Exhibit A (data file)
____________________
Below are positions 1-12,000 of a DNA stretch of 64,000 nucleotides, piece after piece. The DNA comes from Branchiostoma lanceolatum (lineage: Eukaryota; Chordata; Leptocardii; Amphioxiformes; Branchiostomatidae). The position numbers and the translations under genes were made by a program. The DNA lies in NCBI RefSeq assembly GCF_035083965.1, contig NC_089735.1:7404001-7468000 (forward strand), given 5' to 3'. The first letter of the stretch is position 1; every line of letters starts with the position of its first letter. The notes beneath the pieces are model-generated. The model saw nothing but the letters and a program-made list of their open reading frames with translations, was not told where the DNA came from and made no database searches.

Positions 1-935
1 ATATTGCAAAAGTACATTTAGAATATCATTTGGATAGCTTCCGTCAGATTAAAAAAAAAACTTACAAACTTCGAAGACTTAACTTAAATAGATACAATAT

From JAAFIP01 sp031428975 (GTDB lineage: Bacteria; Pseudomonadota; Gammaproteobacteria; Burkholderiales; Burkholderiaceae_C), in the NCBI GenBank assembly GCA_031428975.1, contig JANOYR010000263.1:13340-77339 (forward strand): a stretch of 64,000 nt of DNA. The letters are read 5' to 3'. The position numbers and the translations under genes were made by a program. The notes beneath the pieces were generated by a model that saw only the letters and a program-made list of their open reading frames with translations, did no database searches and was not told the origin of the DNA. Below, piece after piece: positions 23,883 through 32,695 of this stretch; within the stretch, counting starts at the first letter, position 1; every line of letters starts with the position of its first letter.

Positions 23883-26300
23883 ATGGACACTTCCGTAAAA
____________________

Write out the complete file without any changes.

Below are positions 1-12,000 of a DNA stretch of 64,000 nucleotides, piece after piece. The DNA comes from Branchiostoma lanceolatum (lineage: Eukaryota; Chordata; Leptocardii; Amphioxiformes; Branchiostomatidae). The position numbers and the translations under genes were made by a program. The DNA lies in NCBI RefSeq assembly GCF_035083965.1, contig NC_089735.1:7404001-7468000 (forward strand), given 5' to 3'. The first letter of the stretch is position 1; every line of letters starts with the position of its first letter. The notes beneath the pieces are model-generated. The model saw nothing but the letters and a program-made list of their open reading frames with translations, was not told where the DNA came from and made no database searches.

Positions 1-935
1 ATATTGCAAAAGTACATTTAGAATATCATTTGGATAGCTTCCGTCAGATTAAAAAAAAAACTTACAAACTTCGAAGACTTAACTTAAATAGATACAATAT

From JAAFIP01 sp031428975 (GTDB lineage: Bacteria; Pseudomonadota; Gammaproteobacteria; Burkholderiales; Burkholderiaceae_C), in the NCBI GenBank assembly GCA_031428975.1, contig JANOYR010000263.1:13340-77339 (forward strand): a stretch of 64,000 nt of DNA. The letters are read 5' to 3'. The position numbers and the translations under genes were made by a program. The notes beneath the pieces were generated by a model that saw only the letters and a program-made list of their open reading frames with translations, did no database searches and was not told the origin of the DNA. Below, piece after piece: positions 23,883 through 32,695 of this stretch; within the stretch, counting starts at the first letter, position 1; every line of letters starts with the position of its first letter.

Positions 23883-26300
23883 ATGGACACTTCCGTAAAA